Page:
• primary fermentation
  • secondary fermentation
  • long-term storage

Each time you rack the must or wine off the lees you need a smaller carboy. That is unless you have a similar wine to top up with - always a good idea! Or some sanitized marbles to toss in if the headspace isn't too big.

Keeping topped right up into the neck of the carboy should be second nature if you're going to make great wine.

Having more sizes on hand also gives you more options when it comes to choosing a batch size for your next brew. If you decide to make a slightly larger batch then you can do that. Running around trying to clean and sanitize the just-emptied carboy will be a thing of the past.

Sizes and Weights of Carboys

Infographic showing a glass carboy being weighed on a scaleHow much does a full carboy weigh?

Carboys come in many sizes. In fact there are some in-between sizes that were made in years past that I haven't listed below.

For instance you might find a glass carboy like a 2 gallon or 2.5 gallon but the mainstream suppliers have mostly stopped carrying them.


The weights listed below are pretty close, though they do vary from carboy to carboy, and also from each manufacturer.

Image showing a table of weights for different sizes of carboys.

½ -Gallon (1.8l) -

The half-gallon jug is great for when you don't quite have enough wine to fill a 1-gallon jug. You can fill one of these and a 1.5l bottle and you're good to go.

1-Gallon (4l) -

The one gallon glass carboy is also called a growler or jug. They usually have a finger-hole to carry it while the actual larger carboys don't. These little jugs are fantastic for making small batches of fruit or vegetable wines.

3-Gallon (11l) - 

The three gallon glass carboys are perfect for doing smaller or half-batches. At this weight they're a huge back saver too!
Instead of making one or two large batches of wine you could shake it up and make more varieties of wines.

5-Gallon (18.9l) - 

I actually don't mind moving these around when they're full. Just a good all round size that many wine recipes tailor to. Set these down gently, whether empty or full. 

6-Gallon (23l) - 

These 6 gallon carboys are great for racking down to from the 6.5 gallon carboy. When these guys are full you need to have your game on to move them. Carboy handles or straps will help you to keep your back straight but be extra careful setting it down on a hard surface.

6.5-Gallon (25l) - 

The 6.5 gallon carboy is a beast! Watching the fermentation in one of these tall boys is so cool. As mentioned above just take extra care setting them down on a hard surface. In fact don't. Put something on the floor with some "give" to it and set it on that.

The retailers mentioned above keep all of these sizes in stock.

So... How Heavy Are These Guys?

How Much Does Wine and Beer Weigh?

Dry red table wine (13%):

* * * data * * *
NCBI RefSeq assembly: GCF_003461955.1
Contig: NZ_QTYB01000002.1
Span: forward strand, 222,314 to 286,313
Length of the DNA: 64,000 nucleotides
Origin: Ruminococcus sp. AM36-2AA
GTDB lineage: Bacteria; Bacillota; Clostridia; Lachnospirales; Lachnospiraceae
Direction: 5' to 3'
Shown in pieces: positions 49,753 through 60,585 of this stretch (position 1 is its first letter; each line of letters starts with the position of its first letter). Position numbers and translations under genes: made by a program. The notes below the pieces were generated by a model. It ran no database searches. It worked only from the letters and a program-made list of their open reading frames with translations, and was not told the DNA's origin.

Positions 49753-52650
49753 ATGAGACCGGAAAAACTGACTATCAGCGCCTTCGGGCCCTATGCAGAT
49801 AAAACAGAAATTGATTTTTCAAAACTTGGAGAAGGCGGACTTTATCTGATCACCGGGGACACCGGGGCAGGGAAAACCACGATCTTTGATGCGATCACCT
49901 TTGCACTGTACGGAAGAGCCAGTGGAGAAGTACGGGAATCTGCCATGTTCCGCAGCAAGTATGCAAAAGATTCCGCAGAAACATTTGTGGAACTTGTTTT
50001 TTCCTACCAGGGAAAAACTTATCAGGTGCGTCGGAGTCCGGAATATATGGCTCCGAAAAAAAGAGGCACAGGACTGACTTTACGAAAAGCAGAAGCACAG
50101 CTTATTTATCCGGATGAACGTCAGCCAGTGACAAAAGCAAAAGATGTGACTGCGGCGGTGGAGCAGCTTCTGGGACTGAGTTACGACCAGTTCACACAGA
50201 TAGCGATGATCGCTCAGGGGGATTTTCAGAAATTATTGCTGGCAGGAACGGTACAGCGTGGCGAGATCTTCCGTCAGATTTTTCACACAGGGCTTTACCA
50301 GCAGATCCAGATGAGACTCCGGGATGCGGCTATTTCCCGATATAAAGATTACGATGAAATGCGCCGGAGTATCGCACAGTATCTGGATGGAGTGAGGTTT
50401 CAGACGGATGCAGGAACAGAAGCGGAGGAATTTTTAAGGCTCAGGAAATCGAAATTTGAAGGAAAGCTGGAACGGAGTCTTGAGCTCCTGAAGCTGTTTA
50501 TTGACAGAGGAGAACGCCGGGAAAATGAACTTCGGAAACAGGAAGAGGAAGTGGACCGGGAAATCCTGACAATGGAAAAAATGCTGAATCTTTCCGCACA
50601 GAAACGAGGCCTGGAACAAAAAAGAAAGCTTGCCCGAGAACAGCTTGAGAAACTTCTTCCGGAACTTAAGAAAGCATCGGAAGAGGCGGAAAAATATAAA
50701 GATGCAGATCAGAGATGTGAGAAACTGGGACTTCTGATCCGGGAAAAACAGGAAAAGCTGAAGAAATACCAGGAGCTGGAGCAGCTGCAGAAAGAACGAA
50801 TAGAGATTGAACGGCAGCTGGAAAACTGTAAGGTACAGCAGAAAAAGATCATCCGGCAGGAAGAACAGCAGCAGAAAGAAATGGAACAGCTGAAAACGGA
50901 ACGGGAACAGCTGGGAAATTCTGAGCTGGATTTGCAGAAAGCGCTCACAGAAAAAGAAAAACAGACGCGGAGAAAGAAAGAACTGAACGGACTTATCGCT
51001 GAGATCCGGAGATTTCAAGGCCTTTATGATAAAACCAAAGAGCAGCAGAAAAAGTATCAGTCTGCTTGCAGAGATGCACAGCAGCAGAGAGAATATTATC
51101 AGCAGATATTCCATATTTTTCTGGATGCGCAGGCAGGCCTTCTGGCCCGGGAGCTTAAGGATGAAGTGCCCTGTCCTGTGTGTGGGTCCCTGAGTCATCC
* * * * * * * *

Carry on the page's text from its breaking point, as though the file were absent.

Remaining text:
• 8.325 lbs per US gallon 

Beer regular (5%):

  • 8.409 lbs per US gallon

How Much Does a Full Carboy Weigh?

Example 1.

6.5 gallon carboy x 8.325 lbs of wine + 20 lb carboy = 74.112 lbs US gallons

Example 2.

6.5 gallon carboy x 8.409 lbs of beer + 20 lb carboy = 74.658 lbs US gallons

Using the info above - just punch into the equation the desired size and weight of the carboy you want to know about.

What Exactly Are Glass Carboys Made Of?

There are surprisingly few ingredients in a glass carboy:

  • sand (73%)
  • soda ash (13%)
  • limestone (8%)

A few other small ingredients are added too like:

  • dolomite (4%)
  • alumina (1%)
  • other fining agents (1%).

Sand (silica)

Image of quartz rockQuartz
Image of silica sandSilica sand

Silica is most often found in the mineral "quartz". It's also the major component of sand. That makes it readily available as our ancient forbears discovered.

Soda Ash (sodium carbonate)

Image of the mineral TronaTrona
Image of soda ash powderSoda ash

Soda Ash is found naturally in both minerals "Trona" and "Nahcolite" as well as sodium carbonite-rich waters called brines.

It's also made synthetically using limestone, salt and ammonia. About 30% of all soda ash goes directly into making glass products.


Image showing a limestone ledgeLimestone
Image showing limestone powderLimestone powder

Limestone is a natural mineral that also provides calcium and magnesium to glassmaking that increases the durability of the glass. That's great for chemical resistance to the alcohol and acid in wine or beer!

Once all these ingredients are heated to over 3000 °F they form molten glass and from there - carboys and other glass products.

What Else Makes a Great Fermenter?

There are other fermenting and storage vessels you can use as well, like:

  • PET carboys
  • stainless steel tanks
  • oak barrels 
  • food grade drums

And they all have their place in home wine making and brewing. But the glass carboy still rules over cost and performance!

› [Glass Carboy]